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Arch Ophthalmol. 2009 Dec;127(12):1616-23. doi: 10.1001/archophthalmol.2009.313.

Contact lens-related adverse events and the silicone hydrogel lenses and daily wear care system used.

Author information

1
BOptom, Institute for Eye Research, Level 3, Rupert Myers Building, University of New South Wales, Sydney, NSW 2052, Australia. carnt@ier.org.au

Abstract

OBJECTIVE:

To investigate the incidence of adverse events related to the use of varying silicone hydrogel contact lens and lens solution combinations.

METHODS:

Individuals with myopia (N = 558) participated in 1 or more of approximately 40-participant trials in a matrix of 20 silicone hydrogel contact lens and lens-solution combinations. Visits were at baseline, 2 weeks, 1 month, and 3 months. The mean study completion rate was 90% of the expected participant-months (final data set: 840 lens-solution combinations and 2271 participant-months). Adverse events were reported as the first occurrence of each type per 100 participant-months for each lens-solution combination.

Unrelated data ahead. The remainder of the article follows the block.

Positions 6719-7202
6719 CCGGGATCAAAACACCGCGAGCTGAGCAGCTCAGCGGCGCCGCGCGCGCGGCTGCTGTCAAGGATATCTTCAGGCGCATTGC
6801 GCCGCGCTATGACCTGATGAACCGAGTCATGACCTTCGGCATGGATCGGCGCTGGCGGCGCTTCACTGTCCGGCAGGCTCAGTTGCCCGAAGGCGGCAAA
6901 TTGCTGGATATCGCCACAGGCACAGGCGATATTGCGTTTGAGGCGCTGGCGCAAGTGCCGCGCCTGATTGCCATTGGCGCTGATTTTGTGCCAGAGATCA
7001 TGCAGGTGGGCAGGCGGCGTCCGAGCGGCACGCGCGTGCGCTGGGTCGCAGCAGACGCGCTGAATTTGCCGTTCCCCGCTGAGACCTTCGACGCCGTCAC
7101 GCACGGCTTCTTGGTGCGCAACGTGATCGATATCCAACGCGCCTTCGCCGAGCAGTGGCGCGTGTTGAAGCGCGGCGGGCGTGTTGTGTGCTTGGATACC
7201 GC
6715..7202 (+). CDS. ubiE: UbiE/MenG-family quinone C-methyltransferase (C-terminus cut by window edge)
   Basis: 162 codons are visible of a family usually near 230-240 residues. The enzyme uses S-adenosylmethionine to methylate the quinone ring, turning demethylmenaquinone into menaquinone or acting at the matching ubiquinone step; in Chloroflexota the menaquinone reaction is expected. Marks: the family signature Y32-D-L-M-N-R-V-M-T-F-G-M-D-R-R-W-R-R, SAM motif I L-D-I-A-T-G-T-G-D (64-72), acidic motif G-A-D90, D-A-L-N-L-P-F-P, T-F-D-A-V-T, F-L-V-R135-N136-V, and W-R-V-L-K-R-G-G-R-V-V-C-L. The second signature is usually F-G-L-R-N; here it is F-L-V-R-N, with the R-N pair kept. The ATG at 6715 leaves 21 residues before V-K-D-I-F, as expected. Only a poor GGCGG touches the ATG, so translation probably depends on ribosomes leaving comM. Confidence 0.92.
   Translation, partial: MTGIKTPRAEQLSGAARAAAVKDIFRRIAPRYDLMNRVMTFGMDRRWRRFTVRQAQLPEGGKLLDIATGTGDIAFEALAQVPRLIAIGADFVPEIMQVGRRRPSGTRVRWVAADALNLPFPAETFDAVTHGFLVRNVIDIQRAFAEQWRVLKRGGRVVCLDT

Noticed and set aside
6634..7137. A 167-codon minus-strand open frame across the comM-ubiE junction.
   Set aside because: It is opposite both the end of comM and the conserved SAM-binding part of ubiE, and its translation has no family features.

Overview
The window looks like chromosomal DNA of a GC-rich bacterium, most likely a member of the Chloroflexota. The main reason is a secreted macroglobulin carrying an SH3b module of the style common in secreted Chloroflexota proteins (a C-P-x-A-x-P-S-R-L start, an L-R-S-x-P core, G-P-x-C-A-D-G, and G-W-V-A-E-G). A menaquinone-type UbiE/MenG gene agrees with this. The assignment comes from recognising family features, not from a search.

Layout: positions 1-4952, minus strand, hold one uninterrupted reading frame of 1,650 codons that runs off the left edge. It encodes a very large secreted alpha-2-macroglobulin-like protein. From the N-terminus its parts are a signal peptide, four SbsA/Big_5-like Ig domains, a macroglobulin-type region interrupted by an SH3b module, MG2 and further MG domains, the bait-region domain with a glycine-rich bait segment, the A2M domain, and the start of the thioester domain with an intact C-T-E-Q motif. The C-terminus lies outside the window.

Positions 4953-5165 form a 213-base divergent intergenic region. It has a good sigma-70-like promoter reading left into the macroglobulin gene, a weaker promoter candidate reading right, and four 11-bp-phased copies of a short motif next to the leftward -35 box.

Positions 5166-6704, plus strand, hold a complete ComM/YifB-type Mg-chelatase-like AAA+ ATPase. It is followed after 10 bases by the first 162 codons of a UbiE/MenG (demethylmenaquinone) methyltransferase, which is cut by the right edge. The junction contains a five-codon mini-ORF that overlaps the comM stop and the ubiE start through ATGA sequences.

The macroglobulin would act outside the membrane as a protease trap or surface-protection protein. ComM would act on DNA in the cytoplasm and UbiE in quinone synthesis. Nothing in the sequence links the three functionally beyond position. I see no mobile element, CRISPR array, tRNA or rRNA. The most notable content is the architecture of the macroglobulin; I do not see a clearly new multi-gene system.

RESULTS:

The rate of all corneal infiltrative events (CIEs) was 3.1 per 100 participant-months (range, 0-10.5), and the rate of symptomatic CIEs was 1.7 per 100 participant-months (range, 0-10.5), including 1 case of microbial keratitis (0.04 per 100 participant-months). Rates for CIEs differed substantially among solution groups, with hydrogen peroxide having the lowest rate (0.6 per 100 participant-months; range, 0-0.9). The rate was 0.8 per 100 participant-months (range, 0-8.0) for superior epithelial arcuate lesions, which varied by lens type, 0.04 per 100 participant-months (1 case only) for corneal erosion, and 0.4 per 100 participant-months (range, 0-2.0) for contact lens papillary conjunctivitis, which was modified by type of solution. The rate of solution-induced corneal staining for all lens-solution combinations was 4.7 per 100 participant-months (range, 0-23) and varied significantly based on lens-solution combination (P < .001).

CONCLUSIONS:

The frequency of adverse events varied with silicone hydrogel contact lens and lens solution combinations, with hydrogen peroxide having the lowest incidence of CIEs and solution-induced corneal staining, indicating that lens material and design, type of solution, and solution-lens interactions are likely contributing factors in this mode of lens wear.

PMID:
20008717
DOI:
10.1001/archophthalmol.2009.313
[Indexed for MEDLINE]

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